I have a folder with two level of subfolders inside it. Inside the second subfolder, there is a jpg file. All the jpg have the same name: cover.jpg



I need to find (and copy to a new folder) all cover.jpg files and rename them adding to its filename (as prefix) the name of the first and second subfolder.

After the intended operation, the content ot /home/user1/newfolder must be:

  • Is there a question here?
    – mikeserv
    Commented May 25, 2014 at 22:26

3 Answers 3


This can be easily achieved the help of sed command. Find the list of files which needs to be renamed and with sed/echo of file path we can achieve the requirement.

cd /home/user
for fl_nm in $(find . -type f -name "cover.jpg")
echo copying the file with desired name to new folder : $fl_nm
cp $fl_nm /home/user1/newfolder/$(echo ${i#*/*} | sed 's/\//_/g')
#Above copy command ignores the find result which extracts only file path from ./**file_path**

All the files with name cover.jpg will be copied to /home/user1/newfolder with the file name with respective folder details in file name.

  • I changed it to cp $fl_nm /home/user1/newfolder/$(echo $fl_nm | sed 's/\//_/g') and it worked! I also removed the first "_" in the file name by adding a new pipe "|" with the sed command.
    – dave
    Commented Jul 18, 2022 at 18:11
#! /bin/bash


for file in folder*/*/*.jpg; do
        echo cp "$file" "${target_dir_path}/${target_file_name}"

Remove the echo if it does what you want.

  • Well, that worked! but I must have done something wrong because I got errors (L1: "filename" comand not found). I cd'ed into the folder in question and did:#! /bin/bash target_dir_path="/home/user/results" for file in folder /*/.jpg; do "$file" # folder001/folderAAA/cover.jpg l1="${file%%/*}" " L1: ${l1}" l2="${file#*/}" l2="${l2%%/*}" " L2: ${l2}" filename="${file##*/}" " filename: ${filename}" target_file_name="${l1}_${l2}_${filename}" cp "$file" "${target_dir_path}/${target_file_name}" done Commented May 25, 2014 at 23:39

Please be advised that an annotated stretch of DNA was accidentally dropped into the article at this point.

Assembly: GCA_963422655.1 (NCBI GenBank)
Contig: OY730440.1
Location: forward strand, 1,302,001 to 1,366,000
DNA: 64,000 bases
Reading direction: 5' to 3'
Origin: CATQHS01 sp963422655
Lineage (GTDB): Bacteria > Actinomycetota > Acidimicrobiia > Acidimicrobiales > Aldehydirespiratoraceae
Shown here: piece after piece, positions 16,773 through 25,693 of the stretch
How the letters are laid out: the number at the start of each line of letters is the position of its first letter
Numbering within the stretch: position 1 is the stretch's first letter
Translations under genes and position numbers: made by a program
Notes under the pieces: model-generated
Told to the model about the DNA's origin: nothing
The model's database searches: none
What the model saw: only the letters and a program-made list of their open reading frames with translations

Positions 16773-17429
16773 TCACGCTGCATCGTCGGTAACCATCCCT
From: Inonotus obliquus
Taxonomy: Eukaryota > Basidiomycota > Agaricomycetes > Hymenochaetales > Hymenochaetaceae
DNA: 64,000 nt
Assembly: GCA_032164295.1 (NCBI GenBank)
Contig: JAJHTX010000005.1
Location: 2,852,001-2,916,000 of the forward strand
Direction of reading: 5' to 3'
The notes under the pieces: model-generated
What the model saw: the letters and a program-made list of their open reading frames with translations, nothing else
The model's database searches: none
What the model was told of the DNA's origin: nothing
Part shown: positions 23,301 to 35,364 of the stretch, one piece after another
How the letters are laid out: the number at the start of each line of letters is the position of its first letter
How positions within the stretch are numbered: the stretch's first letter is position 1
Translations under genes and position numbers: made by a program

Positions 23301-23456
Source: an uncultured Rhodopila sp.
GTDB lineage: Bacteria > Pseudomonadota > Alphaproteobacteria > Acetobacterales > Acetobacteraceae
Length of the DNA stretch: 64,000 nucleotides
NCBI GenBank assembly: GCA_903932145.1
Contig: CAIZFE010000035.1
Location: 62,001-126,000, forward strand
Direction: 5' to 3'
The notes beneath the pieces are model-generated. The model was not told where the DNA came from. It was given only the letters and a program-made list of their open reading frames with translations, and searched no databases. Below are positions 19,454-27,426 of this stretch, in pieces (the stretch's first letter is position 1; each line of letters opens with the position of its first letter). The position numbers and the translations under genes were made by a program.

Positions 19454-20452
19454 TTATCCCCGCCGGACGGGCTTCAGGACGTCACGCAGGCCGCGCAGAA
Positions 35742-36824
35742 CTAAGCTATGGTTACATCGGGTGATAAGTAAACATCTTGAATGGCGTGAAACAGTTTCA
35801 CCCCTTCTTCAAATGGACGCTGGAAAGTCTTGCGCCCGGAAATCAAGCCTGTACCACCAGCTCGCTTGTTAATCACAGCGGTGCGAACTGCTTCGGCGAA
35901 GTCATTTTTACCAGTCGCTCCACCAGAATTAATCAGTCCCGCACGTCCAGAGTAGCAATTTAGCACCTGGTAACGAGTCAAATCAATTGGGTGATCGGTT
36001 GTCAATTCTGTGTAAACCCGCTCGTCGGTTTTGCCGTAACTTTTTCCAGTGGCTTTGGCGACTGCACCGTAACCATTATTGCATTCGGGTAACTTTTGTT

• @user68563 Sorry, I forgot to delete the debug stuff. You should remove the echo only in the cp line. Commented May 25, 2014 at 23:44
  • Thank you! Now it did work perfectly! Just had to remove the word "folder" on line 5: #! /bin/bash target_dir_path="/home/user/results" for file in /*/.jpg; do l1="${file%%/*}" l2="${file#*/}" l2="${l2%%/*}" filename="${file##*/}" target_file_name="${l1}_${l2}_${filename}" cp "$file" "${target_dir_path}/${target_file_name}" done Commented May 25, 2014 at 23:51
  • hey, a strange thing happened on my reply. I wrote: for file in * / * / *.jpg; do (without the spaces, just so it doesn't happen again this time) but i showed only: for file in / * /.jpg; do it can't be my mistake because I pasted my answer from a text file! Commented May 25, 2014 at 23:56
  • sorry for the bad formatting, it was my first question and I don't know yet how to write well in here. I will try to learn soon, though. Regards Commented May 26, 2014 at 0:07

In zsh, put autoload zmv in your .zshrc (or run that one on your command line to experiment with it), then:

mkdir /home/user1/newfolder
zmv '/home/user/(*)/(*)/(cover.jpg)' '/home/user1/newfolder/${1}_${2}_${3}'

Every file that matches the pattern on the left-hand side is renamed to the replacement text on the right-hand side. * means “any sequence of characters”. On the right-hand side, ${1}, ${2} and ${3} are replaced respectively by the portion of the source path matched by the first, second and third parenthesised group in the pattern.

Instead of using explicit grouping, you can request each wildcard to be automatically made a group of its own:

zmv -w '/home/user/*/*/cover.jpg' '/home/user1/newfolder/${1}_${2}_cover.jpg'

Or even:

zmv -W '/home/user/*/*/cover.jpg' '/home/user1/newfolder/*_*_cover.jpg'

Some even go as far as adding:

alias zmmv='noglob zmv -W'

to there ~/.zshrc so as to be able to write:

zmmv /home/user/*/*/cover.jpg /home/user1/newfolder/*_*_cover.jpg

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